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Bill Gates-led VC and Singapore SWF bet on alternative fertilizers

Pivot Bio chief executive Karsten Temme says the nitrogen-producing microbe business, which just closed a $70m Series B, could help upend a market worth about $200bn.

Investor coalition Breakthrough Energy Ventures has led a $70 million funding round for Pivot Bio, a maker of nitrogen-producing microbial products that’s set to launch commercial operations next year.

The transaction marks one of the first investments by BEV, a $1 billion fund led by Microsoft founder Bill Gates, Amazon’s Jeff Bezos, Michael Bloomberg and other business grandees. Another investor in the Series B is Temasek, the Singaporean sovereign fund. Both BEV and Temasek will be granted seats on the start-up’s board.

Founded in 2010, Pivot Bio bills itself as the first company to make a nitrogen-producing microbial product available for US corn farmers. Karsten Temme, Pivot Bio’s chief executive, told Agri Investor that the proceeds from the series would be used to “enable a successful product launch” and bring the technology to new crops, including rice and wheat.

Pivot Bio said Proven, as its product is called, reawakens the ability of microbes present in plants’ roots to produce nitrogen after years of chemical fertilizers shutting them down. This results in “more productive and predictable crop yields without nutrient degradation, volatilization, leaching or runoff into waterways,” the company explained.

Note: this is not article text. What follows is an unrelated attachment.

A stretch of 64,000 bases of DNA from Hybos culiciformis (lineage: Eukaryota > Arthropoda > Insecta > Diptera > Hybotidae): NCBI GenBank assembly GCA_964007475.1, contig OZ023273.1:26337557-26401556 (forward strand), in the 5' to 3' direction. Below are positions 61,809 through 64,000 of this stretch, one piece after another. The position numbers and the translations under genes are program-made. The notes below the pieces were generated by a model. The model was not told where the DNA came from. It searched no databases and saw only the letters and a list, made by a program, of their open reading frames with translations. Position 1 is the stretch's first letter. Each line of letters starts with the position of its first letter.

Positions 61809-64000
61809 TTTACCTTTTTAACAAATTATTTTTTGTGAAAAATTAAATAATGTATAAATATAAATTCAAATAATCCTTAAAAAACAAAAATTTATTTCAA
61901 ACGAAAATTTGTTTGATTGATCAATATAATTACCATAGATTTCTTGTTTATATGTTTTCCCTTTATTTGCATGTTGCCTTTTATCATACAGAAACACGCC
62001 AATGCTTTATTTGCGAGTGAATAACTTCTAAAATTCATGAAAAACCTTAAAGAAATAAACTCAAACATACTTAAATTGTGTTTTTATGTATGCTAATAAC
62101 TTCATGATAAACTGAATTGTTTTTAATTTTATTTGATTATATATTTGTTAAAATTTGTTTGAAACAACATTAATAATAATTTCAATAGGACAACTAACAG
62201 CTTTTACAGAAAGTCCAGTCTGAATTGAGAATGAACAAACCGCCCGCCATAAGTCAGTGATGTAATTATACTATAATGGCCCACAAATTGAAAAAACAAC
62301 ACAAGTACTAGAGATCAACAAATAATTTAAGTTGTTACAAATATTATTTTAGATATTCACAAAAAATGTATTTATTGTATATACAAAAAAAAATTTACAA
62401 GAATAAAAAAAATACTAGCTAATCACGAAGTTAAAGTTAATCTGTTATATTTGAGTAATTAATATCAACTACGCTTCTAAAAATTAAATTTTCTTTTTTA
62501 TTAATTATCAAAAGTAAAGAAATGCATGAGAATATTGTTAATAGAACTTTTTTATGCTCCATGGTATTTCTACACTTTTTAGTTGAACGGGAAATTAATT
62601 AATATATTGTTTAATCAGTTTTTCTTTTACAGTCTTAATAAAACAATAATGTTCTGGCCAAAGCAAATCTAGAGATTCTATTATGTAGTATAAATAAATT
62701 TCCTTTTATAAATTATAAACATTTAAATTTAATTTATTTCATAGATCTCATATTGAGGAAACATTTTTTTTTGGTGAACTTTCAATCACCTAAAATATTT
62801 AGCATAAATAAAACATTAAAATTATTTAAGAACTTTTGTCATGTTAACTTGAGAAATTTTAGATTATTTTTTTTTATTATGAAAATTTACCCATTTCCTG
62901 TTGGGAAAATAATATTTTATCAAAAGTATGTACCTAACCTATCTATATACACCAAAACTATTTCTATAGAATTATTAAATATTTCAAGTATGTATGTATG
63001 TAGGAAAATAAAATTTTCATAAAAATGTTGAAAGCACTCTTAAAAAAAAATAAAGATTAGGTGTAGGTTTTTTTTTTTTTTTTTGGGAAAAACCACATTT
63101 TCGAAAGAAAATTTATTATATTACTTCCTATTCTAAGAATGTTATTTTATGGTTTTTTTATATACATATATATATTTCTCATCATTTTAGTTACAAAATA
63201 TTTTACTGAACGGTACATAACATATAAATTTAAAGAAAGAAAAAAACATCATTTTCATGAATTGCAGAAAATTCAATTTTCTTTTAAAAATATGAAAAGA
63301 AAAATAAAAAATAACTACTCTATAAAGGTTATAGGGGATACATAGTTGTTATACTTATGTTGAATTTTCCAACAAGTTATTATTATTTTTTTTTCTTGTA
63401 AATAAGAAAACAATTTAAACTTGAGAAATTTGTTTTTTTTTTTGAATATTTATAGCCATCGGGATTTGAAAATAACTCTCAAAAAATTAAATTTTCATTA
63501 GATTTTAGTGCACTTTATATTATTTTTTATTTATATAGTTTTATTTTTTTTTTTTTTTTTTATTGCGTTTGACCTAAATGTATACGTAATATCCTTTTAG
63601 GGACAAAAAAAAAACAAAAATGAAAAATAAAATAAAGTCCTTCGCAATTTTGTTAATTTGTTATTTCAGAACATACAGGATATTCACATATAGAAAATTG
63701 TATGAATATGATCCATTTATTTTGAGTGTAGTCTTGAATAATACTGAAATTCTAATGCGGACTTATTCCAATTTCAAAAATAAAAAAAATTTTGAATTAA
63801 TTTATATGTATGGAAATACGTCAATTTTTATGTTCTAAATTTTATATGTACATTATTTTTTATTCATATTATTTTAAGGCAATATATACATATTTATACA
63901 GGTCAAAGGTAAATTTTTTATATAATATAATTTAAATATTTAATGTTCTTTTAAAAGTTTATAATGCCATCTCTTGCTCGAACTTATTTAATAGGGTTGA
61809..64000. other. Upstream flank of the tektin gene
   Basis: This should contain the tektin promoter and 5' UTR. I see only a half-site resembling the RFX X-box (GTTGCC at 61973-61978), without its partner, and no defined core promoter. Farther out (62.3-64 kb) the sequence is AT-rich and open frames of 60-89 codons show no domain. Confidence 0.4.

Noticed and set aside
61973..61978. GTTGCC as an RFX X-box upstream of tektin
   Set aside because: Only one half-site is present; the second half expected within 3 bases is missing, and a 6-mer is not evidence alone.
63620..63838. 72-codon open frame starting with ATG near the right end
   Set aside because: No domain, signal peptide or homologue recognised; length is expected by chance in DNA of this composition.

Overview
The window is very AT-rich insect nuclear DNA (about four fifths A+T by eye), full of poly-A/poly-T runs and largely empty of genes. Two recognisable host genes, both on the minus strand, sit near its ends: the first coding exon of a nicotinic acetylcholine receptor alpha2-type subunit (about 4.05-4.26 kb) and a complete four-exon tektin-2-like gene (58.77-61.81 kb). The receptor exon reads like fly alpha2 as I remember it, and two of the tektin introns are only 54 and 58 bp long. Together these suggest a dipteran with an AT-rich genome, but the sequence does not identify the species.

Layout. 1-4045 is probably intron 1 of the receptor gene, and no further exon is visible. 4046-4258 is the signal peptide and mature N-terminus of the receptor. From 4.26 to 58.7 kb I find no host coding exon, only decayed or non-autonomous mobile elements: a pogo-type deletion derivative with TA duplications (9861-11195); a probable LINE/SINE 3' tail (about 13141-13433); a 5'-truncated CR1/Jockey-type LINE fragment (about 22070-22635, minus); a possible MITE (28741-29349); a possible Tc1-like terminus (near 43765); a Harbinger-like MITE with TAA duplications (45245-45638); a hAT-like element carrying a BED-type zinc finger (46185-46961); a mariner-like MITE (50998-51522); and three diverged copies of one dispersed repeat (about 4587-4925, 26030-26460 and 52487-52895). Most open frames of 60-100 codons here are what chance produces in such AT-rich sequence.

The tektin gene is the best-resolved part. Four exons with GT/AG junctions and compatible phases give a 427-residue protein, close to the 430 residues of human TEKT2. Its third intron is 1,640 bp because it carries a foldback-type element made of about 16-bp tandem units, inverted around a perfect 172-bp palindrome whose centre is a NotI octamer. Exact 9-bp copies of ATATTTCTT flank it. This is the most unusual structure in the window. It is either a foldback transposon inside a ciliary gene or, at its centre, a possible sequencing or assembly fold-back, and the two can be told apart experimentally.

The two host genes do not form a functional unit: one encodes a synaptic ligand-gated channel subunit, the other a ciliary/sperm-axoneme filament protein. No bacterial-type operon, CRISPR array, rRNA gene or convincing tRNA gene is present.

The product is already approved for use in states that represent about half of the US corn producing market, with additional state approvals in the cards for this year and next, according to Pivot Bio. Temme told Agri Investor that the start-up was also looking to expand internationally, notably in Latin America.

“We’re just looking at places where commodity crops are most heavily grown. The same type of varieties that grow in the US are grown in some parts of Latin America.”

He stressed that the addressable market was huge, with a global fertilizer market sized up at about $200 billion. “Corn, wheat and rice consume about half the world’s fertilizers. These are big numbers. Just in the US alone, the corn crop consumes almost 6 percent of the world’s total.”

In an era of growing uncertainties caused by tariffs, climate change and commodity price pressures, Temme said farmers were looking for ways to guarantee their ability to turn a profit. “We’re helping them navigate a more volatile marketplace.”

Series A investors included co-leads DCVC and Monsanto Growth Ventures, which were already present at the seed stage, as well as Prelude Ventures and Spruce Capital Partners. The company received early backing from the Bill and Melinda Gates Foundation, the National Science Foundation and the Defense Advanced Research Projects Agency.